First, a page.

Note, incidentally, that the fact that the subjects do take false alarm rates into account does not necessarily mean that the subjects attach the correct weight to the rates. Indeed, our results indicate that the radiologists do not attach proper weight to this factor (i.e., they overweight it). Further studies are needed to fully characterize this effect.

Finally, another significance of our study is that we quantitatively estimate the effect of each of the aforementioned contributing factors in both estimation and recall tasks. These estimates also confirm that CAD estimation errors reflect a unique weighted combination of the underlying contributing factors. This also suggests that there is no unifying explanation that a priori accounts for all such phenomena. The closest one can come to a unifying framework of explanation is that there is a finite set of potential contributing factors that potentially apply to all problems of this type, but the observed results in any given problem scenario depend on the relative weights of the various factors in that problem scenario. Since there is no known way of predicting these weights a priori, one must empirically estimate these weights (i.e., the relative contributions) of the various factors in each case. Again, this vindicates our empirical approach.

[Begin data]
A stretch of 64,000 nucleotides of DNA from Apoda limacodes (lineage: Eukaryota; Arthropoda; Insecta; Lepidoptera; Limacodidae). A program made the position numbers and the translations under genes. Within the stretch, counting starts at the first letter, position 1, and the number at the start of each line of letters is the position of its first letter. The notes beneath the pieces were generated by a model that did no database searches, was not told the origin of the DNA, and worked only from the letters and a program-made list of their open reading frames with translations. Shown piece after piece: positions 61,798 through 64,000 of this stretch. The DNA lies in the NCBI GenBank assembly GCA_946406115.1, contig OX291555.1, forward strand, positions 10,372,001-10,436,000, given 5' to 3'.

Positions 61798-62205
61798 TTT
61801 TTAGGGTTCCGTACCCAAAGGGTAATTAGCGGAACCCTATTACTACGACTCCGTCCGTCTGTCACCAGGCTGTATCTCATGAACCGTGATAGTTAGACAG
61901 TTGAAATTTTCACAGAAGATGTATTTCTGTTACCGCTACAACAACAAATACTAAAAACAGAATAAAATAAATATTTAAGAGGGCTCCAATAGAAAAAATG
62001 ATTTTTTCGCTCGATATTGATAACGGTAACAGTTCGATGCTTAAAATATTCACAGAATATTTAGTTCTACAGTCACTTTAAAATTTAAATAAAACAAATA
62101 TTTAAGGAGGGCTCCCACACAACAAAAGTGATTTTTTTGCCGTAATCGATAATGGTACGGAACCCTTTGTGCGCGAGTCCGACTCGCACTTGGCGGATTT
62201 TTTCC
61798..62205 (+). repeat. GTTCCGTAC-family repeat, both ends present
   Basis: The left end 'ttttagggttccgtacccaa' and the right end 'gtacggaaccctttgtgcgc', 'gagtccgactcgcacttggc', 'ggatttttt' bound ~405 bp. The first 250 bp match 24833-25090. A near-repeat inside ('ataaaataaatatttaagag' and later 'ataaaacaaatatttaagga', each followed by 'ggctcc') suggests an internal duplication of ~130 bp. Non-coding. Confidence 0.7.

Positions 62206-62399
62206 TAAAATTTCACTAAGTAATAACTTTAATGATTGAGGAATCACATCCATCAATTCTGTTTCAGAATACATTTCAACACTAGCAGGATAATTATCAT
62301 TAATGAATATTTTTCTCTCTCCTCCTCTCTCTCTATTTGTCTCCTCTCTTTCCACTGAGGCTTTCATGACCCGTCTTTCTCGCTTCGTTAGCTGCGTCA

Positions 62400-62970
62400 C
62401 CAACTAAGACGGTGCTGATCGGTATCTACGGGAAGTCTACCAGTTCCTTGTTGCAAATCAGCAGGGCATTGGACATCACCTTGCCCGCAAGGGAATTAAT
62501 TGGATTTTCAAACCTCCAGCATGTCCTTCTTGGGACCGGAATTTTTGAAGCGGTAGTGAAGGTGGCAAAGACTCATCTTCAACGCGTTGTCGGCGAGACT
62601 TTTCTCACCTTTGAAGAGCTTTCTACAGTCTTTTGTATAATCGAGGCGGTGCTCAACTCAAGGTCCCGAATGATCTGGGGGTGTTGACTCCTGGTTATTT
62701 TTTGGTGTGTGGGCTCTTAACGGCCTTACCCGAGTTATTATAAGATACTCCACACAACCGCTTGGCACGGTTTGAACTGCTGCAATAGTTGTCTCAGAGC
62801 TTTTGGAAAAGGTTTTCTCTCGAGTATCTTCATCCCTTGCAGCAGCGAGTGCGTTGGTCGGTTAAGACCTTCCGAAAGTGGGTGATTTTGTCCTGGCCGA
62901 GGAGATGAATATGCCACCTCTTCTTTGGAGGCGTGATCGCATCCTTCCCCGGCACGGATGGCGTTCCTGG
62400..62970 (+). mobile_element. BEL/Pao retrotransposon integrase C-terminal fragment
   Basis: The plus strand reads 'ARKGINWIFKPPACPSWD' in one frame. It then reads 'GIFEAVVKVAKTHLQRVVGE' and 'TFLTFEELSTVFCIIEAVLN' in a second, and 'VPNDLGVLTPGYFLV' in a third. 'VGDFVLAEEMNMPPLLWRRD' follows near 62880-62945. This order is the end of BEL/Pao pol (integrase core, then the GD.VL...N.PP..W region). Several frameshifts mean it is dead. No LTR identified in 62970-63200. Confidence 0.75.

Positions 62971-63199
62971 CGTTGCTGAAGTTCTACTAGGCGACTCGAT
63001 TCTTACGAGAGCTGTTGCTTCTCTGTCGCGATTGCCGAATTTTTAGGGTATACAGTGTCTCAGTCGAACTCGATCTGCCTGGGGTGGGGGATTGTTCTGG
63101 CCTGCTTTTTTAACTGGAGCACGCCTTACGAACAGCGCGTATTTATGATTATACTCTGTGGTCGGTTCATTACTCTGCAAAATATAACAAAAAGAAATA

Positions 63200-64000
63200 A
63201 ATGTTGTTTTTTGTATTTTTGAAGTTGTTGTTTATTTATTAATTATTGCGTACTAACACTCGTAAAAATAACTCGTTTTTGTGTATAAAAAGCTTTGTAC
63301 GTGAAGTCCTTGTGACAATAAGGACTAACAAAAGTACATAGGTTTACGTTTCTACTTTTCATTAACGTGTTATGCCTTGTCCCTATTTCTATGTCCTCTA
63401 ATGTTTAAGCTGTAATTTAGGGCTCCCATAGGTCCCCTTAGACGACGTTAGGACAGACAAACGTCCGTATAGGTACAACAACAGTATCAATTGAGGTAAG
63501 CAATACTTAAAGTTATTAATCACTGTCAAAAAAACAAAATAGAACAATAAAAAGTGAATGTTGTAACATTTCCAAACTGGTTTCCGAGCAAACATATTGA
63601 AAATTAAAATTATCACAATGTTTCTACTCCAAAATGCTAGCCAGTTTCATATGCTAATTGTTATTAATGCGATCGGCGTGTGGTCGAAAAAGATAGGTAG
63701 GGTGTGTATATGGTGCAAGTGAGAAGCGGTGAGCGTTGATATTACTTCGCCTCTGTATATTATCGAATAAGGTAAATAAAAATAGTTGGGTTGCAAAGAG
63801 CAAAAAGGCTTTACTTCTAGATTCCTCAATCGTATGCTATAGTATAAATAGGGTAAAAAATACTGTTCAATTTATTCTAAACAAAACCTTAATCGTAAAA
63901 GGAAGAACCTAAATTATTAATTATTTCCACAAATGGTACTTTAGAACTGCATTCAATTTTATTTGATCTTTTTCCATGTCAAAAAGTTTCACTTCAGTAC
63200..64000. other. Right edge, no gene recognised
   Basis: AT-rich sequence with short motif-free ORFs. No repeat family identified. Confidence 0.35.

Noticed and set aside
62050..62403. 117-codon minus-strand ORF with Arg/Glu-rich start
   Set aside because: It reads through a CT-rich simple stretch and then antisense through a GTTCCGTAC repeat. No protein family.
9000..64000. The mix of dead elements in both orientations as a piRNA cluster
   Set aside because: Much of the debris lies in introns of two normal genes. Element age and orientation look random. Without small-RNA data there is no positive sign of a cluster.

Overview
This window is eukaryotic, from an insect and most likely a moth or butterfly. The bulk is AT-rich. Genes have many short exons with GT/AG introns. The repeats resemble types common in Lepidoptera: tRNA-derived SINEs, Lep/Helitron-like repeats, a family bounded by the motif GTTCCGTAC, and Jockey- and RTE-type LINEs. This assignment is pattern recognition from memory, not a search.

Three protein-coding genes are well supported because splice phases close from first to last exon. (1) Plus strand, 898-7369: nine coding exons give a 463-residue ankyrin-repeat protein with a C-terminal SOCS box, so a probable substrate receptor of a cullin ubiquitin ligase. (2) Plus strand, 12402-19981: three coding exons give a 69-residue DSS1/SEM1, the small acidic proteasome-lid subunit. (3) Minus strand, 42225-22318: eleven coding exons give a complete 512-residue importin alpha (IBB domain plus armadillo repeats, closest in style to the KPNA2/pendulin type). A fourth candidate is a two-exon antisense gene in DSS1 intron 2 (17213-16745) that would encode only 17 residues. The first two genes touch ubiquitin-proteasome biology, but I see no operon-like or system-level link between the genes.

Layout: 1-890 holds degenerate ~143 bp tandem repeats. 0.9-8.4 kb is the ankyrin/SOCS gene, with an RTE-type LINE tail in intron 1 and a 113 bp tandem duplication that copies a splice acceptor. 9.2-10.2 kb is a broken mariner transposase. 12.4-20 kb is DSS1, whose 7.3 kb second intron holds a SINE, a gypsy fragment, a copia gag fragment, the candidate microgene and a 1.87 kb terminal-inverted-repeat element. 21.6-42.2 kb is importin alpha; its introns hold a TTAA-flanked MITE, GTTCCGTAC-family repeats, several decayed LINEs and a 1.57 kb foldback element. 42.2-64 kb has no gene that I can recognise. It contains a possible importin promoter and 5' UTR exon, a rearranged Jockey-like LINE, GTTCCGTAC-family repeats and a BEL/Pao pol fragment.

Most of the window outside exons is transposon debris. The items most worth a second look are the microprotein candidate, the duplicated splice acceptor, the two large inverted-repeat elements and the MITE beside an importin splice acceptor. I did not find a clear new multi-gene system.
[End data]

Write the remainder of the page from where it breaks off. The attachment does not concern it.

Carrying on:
A corollary of this is that it can be misleading and counterproductive to attribute such errors a priori to a well-known cause, such as base rate neglect, or overweighting of the individuating information.

### Probability estimation errors in other contexts